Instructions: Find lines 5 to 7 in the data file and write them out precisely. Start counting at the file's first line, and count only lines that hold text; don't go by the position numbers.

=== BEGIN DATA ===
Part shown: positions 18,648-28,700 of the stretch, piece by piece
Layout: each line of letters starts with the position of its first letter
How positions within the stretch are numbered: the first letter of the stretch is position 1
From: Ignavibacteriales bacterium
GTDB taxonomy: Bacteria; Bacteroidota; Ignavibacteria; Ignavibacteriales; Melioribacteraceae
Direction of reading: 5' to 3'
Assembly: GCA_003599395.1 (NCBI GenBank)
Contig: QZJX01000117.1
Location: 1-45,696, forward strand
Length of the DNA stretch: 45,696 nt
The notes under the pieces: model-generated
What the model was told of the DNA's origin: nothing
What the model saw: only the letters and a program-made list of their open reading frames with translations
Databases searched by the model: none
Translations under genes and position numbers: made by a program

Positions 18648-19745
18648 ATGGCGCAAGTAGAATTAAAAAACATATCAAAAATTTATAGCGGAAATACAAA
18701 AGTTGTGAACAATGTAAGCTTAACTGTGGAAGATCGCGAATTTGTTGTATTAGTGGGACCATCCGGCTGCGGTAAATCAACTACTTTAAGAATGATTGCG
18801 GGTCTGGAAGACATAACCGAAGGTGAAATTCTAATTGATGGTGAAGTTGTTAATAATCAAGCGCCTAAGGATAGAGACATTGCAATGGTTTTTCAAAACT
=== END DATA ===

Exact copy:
GTDB taxonomy: Bacteria; Bacteroidota; Ignavibacteria; Ignavibacteriales; Melioribacteraceae
Direction of reading: 5' to 3'
Assembly: GCA_003599395.1 (NCBI GenBank)